"So, Moses gave a command, and the word was proclaimed throughout the camp: 'No man or woman is to make anything else as an offering for the sanctuary.' So, the people were restrained from bringing, for what they had already brought was more than enough to do all the work." (Exodus 36:6-7, NRSV)
The Children of Israel were fleeing captivity in Egypt for the Promised Land. They needed a reminder of God's presence throughout the long journey toward their new home. God instructed Moses to build a tabernacle for God to inhabit. This portable tent-like structure would be a constant presence wherever they set up camp as they wandered in the wilderness for forty years. The story of its construction is a lesson in what it means to be a generous community.
God gave Moses the specifications for the tabernacle, and the work was to begin. What happened next was amazing. First, the most skilled artisans volunteered to do the construction. This contribution was a sacrifice as it took the craftsmen away from the work that earned them a living. Then all the people freely offered gold, silver, brass, furs, and jewels—items plundered as they fled Pharaoh's oppression in Egypt. But it wasn't just a one-time offering. They continued to give. Every day they brought more material to the artisans and craftsmen who were constructing the tabernacle.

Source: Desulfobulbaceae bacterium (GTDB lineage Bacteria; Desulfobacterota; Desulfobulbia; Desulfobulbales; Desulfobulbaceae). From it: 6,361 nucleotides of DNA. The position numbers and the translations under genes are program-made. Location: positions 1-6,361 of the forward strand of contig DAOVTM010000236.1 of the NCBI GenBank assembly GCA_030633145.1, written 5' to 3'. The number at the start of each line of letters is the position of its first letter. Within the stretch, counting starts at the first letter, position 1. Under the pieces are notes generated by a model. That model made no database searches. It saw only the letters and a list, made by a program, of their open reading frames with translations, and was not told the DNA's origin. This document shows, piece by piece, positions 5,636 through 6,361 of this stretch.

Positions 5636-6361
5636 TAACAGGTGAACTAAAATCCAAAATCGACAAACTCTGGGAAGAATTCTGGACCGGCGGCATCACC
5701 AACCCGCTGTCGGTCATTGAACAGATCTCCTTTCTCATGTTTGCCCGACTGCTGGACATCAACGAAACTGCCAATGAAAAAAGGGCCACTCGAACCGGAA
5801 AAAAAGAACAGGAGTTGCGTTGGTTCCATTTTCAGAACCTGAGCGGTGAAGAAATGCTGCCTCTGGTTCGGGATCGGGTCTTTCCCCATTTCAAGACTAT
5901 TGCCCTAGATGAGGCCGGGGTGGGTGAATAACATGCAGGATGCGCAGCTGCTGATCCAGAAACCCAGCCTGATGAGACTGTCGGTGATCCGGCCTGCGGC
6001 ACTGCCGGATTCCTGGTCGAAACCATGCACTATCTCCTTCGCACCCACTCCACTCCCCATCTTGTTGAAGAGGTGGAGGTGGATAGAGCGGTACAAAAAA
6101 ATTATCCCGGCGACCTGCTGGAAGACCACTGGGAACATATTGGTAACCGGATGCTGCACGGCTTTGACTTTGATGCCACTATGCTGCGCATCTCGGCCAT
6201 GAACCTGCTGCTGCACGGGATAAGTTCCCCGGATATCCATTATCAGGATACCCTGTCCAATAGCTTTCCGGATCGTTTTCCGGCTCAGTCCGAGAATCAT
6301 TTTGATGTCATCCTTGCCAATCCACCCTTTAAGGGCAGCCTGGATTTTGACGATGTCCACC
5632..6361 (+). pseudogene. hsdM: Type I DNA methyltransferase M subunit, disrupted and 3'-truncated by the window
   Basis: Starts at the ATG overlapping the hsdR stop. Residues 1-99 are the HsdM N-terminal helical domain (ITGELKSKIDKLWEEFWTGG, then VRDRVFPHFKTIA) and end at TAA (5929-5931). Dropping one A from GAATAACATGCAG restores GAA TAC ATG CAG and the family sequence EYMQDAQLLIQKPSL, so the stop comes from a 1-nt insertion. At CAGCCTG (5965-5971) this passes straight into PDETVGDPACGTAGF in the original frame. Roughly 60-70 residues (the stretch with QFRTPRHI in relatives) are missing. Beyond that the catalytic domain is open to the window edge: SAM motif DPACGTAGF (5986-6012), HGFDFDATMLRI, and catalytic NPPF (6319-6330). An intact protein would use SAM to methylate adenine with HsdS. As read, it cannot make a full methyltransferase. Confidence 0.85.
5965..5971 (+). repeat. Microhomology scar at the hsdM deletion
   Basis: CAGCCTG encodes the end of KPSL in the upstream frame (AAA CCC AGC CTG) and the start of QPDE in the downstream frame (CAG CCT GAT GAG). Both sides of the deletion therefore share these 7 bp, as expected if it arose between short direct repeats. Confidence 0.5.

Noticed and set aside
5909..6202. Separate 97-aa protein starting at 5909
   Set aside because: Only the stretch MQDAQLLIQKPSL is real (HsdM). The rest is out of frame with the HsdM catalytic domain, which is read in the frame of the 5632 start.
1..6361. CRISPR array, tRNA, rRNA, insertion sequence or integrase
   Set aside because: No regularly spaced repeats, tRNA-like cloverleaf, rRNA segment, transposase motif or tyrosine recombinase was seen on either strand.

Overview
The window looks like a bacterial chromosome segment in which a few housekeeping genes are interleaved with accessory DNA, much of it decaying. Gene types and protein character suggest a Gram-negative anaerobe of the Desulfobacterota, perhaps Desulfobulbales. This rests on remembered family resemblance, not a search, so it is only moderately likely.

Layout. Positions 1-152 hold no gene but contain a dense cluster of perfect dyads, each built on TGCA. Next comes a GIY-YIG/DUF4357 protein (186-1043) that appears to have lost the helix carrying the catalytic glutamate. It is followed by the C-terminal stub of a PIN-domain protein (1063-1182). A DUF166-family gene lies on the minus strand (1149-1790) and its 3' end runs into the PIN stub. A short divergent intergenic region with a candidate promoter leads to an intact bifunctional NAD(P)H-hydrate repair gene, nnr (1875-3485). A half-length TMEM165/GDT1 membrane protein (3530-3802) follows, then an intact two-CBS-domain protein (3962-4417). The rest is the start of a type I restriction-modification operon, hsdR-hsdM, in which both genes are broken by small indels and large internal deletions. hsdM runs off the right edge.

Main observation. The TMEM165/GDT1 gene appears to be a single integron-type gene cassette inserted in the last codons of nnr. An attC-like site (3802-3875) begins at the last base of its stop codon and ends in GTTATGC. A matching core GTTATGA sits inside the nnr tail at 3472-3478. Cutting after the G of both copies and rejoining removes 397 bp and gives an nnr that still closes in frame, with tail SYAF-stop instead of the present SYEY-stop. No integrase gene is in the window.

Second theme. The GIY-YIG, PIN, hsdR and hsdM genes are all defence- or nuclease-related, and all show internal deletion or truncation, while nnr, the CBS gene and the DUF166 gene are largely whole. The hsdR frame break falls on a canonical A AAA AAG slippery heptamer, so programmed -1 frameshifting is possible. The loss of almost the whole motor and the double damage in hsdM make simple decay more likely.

As a result, the artisans told Moses they had a problem. There was no way they could use all the gifts brought for the project because of the amount. I have some observations about this story:
The motivation to give came from grateful hearts. God delivered them from slavery in Egypt, and gratitude filled their hearts for this gracious intervention.
These were freewill offerings—that is, offerings not given "reluctantly or under compulsion," as described in 2 Corinthians 9:7.
The quality of the gifts represented the very best the people had to give. Only the finest materials would suffice for the tabernacle—God's dwelling!
The amount the people gave was overwhelming. As people discovered the joy of being a part of something bigger than themselves, they couldn't help but share as much as possible!
As we continue to develop the disciplines of generosity here at First United Methodist Church, these observations will help us evaluate our progress. Does gratitude to God motivate our giving? Are our offerings freely and joyfully given? Do we offer our very best? Do we give regularly and generously? Creating a culture of generosity is only possible through willing participation from you and me!